Baudelaire’s Afterlives: Immortality and its Discontents

  1. About the conference (English)
  2. About the conference (French)
  3. Conference Programme
  4. Roundtable Discussion
‌‌©The National Gallery, London. Sir Hugh Lane Bequest, 1917.


One-Day Symposium
(National University of Ireland, 49 Merrion Square, Dublin 2) organized by UCD School of Languages, Cultures and Linguistics followed by Public Roundtable Discussion (Hugh Lane Gallery, Parnell Square North, Dublin 1) on 15 December 2017.

2017 marks the 150th anniversary of the death of Charles Baudelaire, who remains one of the most celebrated French writers of the nineteenth century. It is far from clear what Baudelaire himself might have made of his posthumous reputations as poet, critic, translator and theorist of modernity. In campaigning for a seat in the Académie française, he apparently aspired to join its community of literary ‘Immortals’, yet he was also haunted by the intolerable prospect that spleen and ennui might pursue him beyond the grave. In Baudelaire’s mind, there was a risk that immortality might take the form not of the reassuring recognition of posterity, but rather that of the restlessness of the undead.

The aim of this symposium is to explore some of the ways in which Baudelaire’s work has outlived him and so to investigate how he lives on, perhaps despite himself, in contemporary culture. Which of the multiple dimensions of Baudelaire’s career have continued (or ceased) to resonate in the years since his death, and which have taken on new relevance today? In the early decades of the twenty-first century, how alive, or how undead, is Baudelaire?

There is no fee for the symposium but, due to restrictions on space, those interested in attending are requested to register electronically in advance (please email: douglas.smith@ucd.ie).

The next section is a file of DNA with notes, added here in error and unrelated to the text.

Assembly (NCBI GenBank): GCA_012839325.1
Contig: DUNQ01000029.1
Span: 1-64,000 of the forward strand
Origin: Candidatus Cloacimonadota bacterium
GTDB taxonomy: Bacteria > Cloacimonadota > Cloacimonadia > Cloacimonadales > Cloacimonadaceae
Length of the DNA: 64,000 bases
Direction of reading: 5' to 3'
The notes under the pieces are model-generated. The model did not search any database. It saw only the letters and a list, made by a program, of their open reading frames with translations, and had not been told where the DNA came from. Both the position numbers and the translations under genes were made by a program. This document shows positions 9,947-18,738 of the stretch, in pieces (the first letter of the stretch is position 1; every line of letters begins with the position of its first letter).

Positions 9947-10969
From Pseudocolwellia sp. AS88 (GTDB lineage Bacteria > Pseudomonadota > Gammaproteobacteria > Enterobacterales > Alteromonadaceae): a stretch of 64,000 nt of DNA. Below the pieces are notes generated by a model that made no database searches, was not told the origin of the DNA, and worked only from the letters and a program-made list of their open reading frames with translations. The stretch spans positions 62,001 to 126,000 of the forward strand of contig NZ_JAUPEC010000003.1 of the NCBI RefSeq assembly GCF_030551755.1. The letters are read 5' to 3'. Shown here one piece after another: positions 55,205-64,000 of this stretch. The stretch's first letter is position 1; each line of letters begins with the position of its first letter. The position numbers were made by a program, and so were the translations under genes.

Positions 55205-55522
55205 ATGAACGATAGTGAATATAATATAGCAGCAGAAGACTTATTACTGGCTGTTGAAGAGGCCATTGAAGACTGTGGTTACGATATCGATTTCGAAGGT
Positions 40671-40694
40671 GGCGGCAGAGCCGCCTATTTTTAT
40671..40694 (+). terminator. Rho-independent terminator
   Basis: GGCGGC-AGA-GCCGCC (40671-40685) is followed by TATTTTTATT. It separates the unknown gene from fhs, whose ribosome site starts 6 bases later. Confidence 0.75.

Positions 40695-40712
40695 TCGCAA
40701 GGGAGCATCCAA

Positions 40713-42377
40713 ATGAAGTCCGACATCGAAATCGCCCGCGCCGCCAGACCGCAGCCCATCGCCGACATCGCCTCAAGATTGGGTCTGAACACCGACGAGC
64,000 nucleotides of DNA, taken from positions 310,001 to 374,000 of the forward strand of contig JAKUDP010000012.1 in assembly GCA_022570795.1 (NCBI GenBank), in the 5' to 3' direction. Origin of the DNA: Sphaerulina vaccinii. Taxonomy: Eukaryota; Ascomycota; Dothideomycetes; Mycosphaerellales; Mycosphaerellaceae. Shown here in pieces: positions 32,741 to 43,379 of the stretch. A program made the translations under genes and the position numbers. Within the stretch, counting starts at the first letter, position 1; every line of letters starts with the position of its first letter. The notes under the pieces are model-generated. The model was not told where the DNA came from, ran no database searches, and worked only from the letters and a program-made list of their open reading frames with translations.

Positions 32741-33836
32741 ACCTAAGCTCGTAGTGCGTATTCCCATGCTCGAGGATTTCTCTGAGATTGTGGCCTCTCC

The roundtable is free and open to the public.

Organizing Committee: Dr Douglas Smith, Professor Mary Gallagher, Professor Michael Brophy, UCD School of Languages, Cultures and Linguistics

The event is generously supported by the UCD Humanities Institute, the UCD School of Languages, Cultures and Linguistics and the UCD College of Arts and Humanities.

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Les Vies posthumes de Charles Baudelaire : une immortalité inquiète

Journée d’étude (National University of Ireland, 49 Merrion Square, Dublin 2) organisée par UCD School of Languages, Cultures and Linguistics suivie d’une Table Ronde (Hugh Lane Gallery, Parnell Square North, Dublin 1) le 15 décembre 2017

L’année 2017 marque le 150e anniversaire de la mort de Charles Baudelaire, qui reste l’un des écrivains français les plus célèbres du dix-neuvième siècle. Il est difficile de savoir ce que Baudelaire lui-même aurait pensé de sa réputation posthume dans les domaines de la poésie, de la critique, de la traduction et de la théorie de la modernité. D’une part, sa candidature à l’Académie française témoigne, paraît-il, d’un désir d’appartenir à cette communauté d’‘Immortels’. D’autre part, son œuvre exprime la peur d’être tourmenté par le spleen et l’ennui même au-delà de la tombe. Pour Baudelaire, l’immortalité risque de prendre la forme non pas de l’appréciation gratifiante de la postérité mais de la morne agitation d’un mort-vivant.